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Guest Author | 09/14/2021 | Arts and Culture, Breweries, Wineries & Distilleries, History, Restaurants

Stops Along the Marys Peak to Pacific Coast Scenic Byway: Philomath, Oregon

On the horizon, as you enter the town of Philomath, you can see the long ridge of Marys Peak, the tallest peak in the Oregon Coast Range and the namesake of the Scenic Byway.

Philomath took its name from Philomath College, founded in 1867 by the United Brethren Church. The name comes from two Greek words meaning "lover of learning." While Philomath College closed during the Great Depression, its building remains. Beside the Philomath Fire Department, look for the Philomath Museum, which once housed Philomath College. It's a three-story brick building set back from the highway. It has white trim and was built from red bricks that came from clay dug and fired onsite. The building is on the National Register of Historic Places and is operated by the Benton County Historical Society, a leading nonprofit cultural institution in the Willamette Valley. Stop by to see both historic themed exhibits and those featuring contemporary artists and artisans.

Philomath Museum, Philomath, Oregon, operated by the Benton County Historical Society. Formerly the Philomath College, this historic building is now home to a museum.Philomath Museum, Philomath, Oregon, by Reed Lane Photography    

Philomath was incorporated in 1882. It began as a thriving farming and ranching center, shipping agricultural products and wool to nearby Corvallis and, eventually, to larger urban markets.

Philomath’s evolution during the 20th century mirrors that of many timber towns in Oregon. In particular, Philomath residents Rex and Ethel Clemens' lives and legacies illustrate the changes that this region has seen. In the early twentieth century, Philomath was a major logging and lumber commercial center. Lumber production in Washington and Oregon soared after World War II and dozens of sawmills provided good-paying jobs for town residents. The Clemens not only benefited from the timber industry but prospered. In 1958 Rex and his wife Ethel established a multi-million-dollar foundation to support the local schools, including providing a four-year scholarship to all Philomath High School graduates.

The economy of Philomath began to change in the early 1980s as mills closed and unemployment soared. The industry made a slow recovery in the mid-1980s, but only with a small number of highly automated mills, which require fewer workers. During the 1990s, the emergence of the tech industry in Corvallis mitigated the job losses from the timber industry. Philomath saw dramatic growth into the 2000s due to changing industries in Corvallis and Portland. With these changes brought new demographics and cultural clashes to the community.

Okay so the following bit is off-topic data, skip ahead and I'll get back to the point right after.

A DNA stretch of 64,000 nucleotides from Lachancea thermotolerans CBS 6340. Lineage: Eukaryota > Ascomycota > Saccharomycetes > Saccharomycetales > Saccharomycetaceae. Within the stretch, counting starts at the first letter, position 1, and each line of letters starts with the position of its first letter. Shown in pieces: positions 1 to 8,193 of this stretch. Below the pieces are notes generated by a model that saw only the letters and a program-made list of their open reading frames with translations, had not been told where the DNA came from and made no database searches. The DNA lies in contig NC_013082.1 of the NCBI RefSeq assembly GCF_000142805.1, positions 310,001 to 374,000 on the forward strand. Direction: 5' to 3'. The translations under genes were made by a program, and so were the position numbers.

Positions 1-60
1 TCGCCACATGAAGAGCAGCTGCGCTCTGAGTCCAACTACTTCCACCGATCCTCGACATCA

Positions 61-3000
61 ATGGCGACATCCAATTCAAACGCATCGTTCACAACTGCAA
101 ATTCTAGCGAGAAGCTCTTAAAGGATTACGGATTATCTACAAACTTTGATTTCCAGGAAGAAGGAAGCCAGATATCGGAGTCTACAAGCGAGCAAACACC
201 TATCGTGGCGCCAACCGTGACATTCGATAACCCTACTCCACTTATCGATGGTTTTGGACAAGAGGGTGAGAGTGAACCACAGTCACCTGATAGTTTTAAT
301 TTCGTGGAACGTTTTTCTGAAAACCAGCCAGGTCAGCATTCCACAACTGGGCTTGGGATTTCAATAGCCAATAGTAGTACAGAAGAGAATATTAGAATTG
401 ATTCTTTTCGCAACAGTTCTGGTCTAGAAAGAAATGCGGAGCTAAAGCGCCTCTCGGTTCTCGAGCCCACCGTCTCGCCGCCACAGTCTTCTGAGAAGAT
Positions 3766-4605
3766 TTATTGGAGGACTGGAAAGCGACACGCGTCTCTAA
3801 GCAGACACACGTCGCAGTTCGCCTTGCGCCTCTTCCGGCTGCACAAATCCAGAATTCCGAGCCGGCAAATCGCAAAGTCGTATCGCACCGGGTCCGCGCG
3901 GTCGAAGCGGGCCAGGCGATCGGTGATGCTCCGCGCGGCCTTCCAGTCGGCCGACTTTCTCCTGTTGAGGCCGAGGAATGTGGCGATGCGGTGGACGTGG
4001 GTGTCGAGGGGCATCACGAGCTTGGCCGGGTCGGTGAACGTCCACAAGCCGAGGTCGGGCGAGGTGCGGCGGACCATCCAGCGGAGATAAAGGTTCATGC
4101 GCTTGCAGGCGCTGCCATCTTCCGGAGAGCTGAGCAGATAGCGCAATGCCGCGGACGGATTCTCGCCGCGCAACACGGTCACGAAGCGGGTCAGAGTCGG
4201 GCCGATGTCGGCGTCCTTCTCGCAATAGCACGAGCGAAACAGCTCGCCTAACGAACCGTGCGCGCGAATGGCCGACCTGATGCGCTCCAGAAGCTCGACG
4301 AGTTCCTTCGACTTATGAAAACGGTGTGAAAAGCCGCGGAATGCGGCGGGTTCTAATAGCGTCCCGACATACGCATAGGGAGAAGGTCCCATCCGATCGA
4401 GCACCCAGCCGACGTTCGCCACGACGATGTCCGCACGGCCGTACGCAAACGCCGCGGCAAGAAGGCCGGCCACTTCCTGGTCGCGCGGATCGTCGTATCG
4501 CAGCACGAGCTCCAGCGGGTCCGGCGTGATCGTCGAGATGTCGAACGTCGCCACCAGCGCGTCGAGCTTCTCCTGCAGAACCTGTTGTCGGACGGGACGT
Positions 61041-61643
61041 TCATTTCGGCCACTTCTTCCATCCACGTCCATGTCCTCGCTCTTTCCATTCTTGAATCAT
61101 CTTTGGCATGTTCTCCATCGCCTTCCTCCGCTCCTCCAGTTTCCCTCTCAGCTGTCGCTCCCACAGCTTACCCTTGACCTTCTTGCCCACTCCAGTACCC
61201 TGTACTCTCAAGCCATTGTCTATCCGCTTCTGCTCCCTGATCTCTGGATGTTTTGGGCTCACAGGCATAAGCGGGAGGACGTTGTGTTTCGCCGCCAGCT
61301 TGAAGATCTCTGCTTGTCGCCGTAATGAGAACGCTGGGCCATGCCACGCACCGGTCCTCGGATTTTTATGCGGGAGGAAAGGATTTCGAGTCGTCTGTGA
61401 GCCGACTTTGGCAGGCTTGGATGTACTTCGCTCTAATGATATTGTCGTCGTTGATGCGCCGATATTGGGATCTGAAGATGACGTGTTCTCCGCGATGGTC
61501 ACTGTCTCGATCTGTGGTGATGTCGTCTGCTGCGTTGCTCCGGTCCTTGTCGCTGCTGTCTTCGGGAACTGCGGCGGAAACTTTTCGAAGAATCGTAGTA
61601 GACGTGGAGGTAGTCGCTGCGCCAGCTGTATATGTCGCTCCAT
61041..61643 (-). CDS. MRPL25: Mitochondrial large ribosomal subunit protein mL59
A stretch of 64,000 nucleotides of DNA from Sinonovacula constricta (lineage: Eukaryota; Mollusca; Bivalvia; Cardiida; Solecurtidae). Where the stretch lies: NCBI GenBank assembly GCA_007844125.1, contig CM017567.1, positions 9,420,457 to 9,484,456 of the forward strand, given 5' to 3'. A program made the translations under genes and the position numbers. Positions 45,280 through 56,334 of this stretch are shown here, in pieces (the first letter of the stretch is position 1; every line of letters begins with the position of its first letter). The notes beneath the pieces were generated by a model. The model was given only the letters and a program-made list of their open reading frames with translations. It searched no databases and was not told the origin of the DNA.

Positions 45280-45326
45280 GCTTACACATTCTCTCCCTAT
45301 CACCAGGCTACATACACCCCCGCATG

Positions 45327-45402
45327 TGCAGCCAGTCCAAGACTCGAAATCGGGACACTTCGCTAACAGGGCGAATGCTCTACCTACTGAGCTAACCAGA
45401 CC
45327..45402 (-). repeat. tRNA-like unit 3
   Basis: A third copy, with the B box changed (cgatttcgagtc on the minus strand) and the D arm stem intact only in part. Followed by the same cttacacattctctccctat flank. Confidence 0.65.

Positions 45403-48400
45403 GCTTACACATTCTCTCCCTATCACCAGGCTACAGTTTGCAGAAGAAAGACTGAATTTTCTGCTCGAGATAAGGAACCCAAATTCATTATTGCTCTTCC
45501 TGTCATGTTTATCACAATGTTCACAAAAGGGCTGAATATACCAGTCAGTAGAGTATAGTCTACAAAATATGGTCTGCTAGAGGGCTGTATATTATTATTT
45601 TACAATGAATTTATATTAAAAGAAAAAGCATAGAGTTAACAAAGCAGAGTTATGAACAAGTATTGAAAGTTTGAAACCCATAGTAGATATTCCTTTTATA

Philomath High School, Philomath, OregonPhilomath High School, Philomath, Oregon, by Reed Lane Photography    

The Clemens Foundation continues to support the local Philomath students, now with an emphasis toward promoting trades and values that some associate with Oregon’s timber industry past. The Foundation’s pivot stimulated local and national discussions around the changing face of America’s small towns. Philomath, like many small towns, continues to navigate the evolving employment landscape and the divisions and unions that emerge from it.

Philomath’s cultural and economic history is on proud display each summer for the Philomath Frolic and Rodeo, held the second weekend of July.

Harris Bridge Vineyard, Philomath, Oregon, by Reed Lane PhotographyHarris Bridge Vineyard, Philomath, Oregon, by Reed Lane Photography

As you explore Philomath, be sure to add a few of these stops to your visit.

If you're hungry, Philomath has several great restaurants including Eats & Treats Cafe, which is known for their BBQ and is 100% gluten-free; the Dizzy Hen, which offers a menu of seasonal and local delights that changes regularly; the Vinwood Taphouse, which offers family-style pub fare; the Woodsman, an excellent Thai restaurant; or Gathering Together Farm, a lovely little restaurant that's also a working farm where they grow almost everything that'll show up on your plate when you order.

There are several wineries in the Philomath area, like Compton Family Wines, Lumos Wine Co., Harris Bridge Vineyard, and Cardwell Hill Cellars. For craft beer fans, there's Dirt Road Brewing, and if you're looking for something you won't find anywhere else, there's Marcotte Distilling, which has a great little tasting room where you can sample their flavored moonshines.

Be sure to stop in to the Philomath Museum to see this historic building and the history and art exhibits on display. The museum is open Wednesday through Sunday from 10 a.m. to 4:30 p.m. Admission is free, and donations are gratefully accepted.

Marys Peak to Pacific Coast Scenic Byway Driving Tour App

A Driving Tour from City to Sea: Willamette Valley, Alsea River Valley & More

Come with us on a driving tour of one of Oregon’s newest scenic and historic byways. From the highest point in the Coast Range to the broad, sandy beaches of the Central Coast, follow the Alsea River on a delightfully meandering 72-mile driving tour from Corvallis to Waldport.

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Article via TravelStorys.com. Featured Photo: Philomath City Hall, by Reed Lane Photography. Keep up with Corvallis news, events and happening by signing up for our email newsletter.

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